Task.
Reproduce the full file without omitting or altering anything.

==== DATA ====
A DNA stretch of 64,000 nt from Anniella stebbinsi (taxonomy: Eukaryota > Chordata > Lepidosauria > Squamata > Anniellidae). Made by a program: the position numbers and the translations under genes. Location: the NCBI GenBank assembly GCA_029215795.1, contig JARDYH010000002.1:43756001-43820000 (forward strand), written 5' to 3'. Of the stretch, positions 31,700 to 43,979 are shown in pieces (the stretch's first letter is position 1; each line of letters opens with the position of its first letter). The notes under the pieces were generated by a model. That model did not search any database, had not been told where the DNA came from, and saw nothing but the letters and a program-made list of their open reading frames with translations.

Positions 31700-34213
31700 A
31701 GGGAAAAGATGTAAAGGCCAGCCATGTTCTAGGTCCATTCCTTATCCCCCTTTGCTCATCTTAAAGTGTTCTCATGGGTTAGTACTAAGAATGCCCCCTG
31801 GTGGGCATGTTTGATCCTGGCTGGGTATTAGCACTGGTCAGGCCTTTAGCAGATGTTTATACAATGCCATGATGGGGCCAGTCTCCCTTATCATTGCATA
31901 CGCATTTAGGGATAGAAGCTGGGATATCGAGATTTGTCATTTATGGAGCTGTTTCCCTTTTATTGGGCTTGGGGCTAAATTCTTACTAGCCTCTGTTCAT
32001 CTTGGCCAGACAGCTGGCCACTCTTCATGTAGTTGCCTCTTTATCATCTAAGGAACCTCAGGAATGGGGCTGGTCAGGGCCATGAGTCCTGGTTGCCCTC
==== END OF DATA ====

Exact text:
A DNA stretch of 64,000 nt from Anniella stebbinsi (taxonomy: Eukaryota > Chordata > Lepidosauria > Squamata > Anniellidae). Made by a program: the position numbers and the translations under genes. Location: the NCBI GenBank assembly GCA_029215795.1, contig JARDYH010000002.1:43756001-43820000 (forward strand), written 5' to 3'. Of the stretch, positions 31,700 to 43,979 are shown in pieces (the stretch's first letter is position 1; each line of letters opens with the position of its first letter). The notes under the pieces were generated by a model. That model did not search any database, had not been told where the DNA came from, and saw nothing but the letters and a program-made list of their open reading frames with translations.

Positions 31700-34213
31700 A
31701 GGGAAAAGATGTAAAGGCCAGCCATGTTCTAGGTCCATTCCTTATCCCCCTTTGCTCATCTTAAAGTGTTCTCATGGGTTAGTACTAAGAATGCCCCCTG
31801 GTGGGCATGTTTGATCCTGGCTGGGTATTAGCACTGGTCAGGCCTTTAGCAGATGTTTATACAATGCCATGATGGGGCCAGTCTCCCTTATCATTGCATA
31901 CGCATTTAGGGATAGAAGCTGGGATATCGAGATTTGTCATTTATGGAGCTGTTTCCCTTTTATTGGGCTTGGGGCTAAATTCTTACTAGCCTCTGTTCAT
32001 CTTGGCCAGACAGCTGGCCACTCTTCATGTAGTTGCCTCTTTATCATCTAAGGAACCTCAGGAATGGGGCTGGTCAGGGCCATGAGTCCTGGTTGCCCTC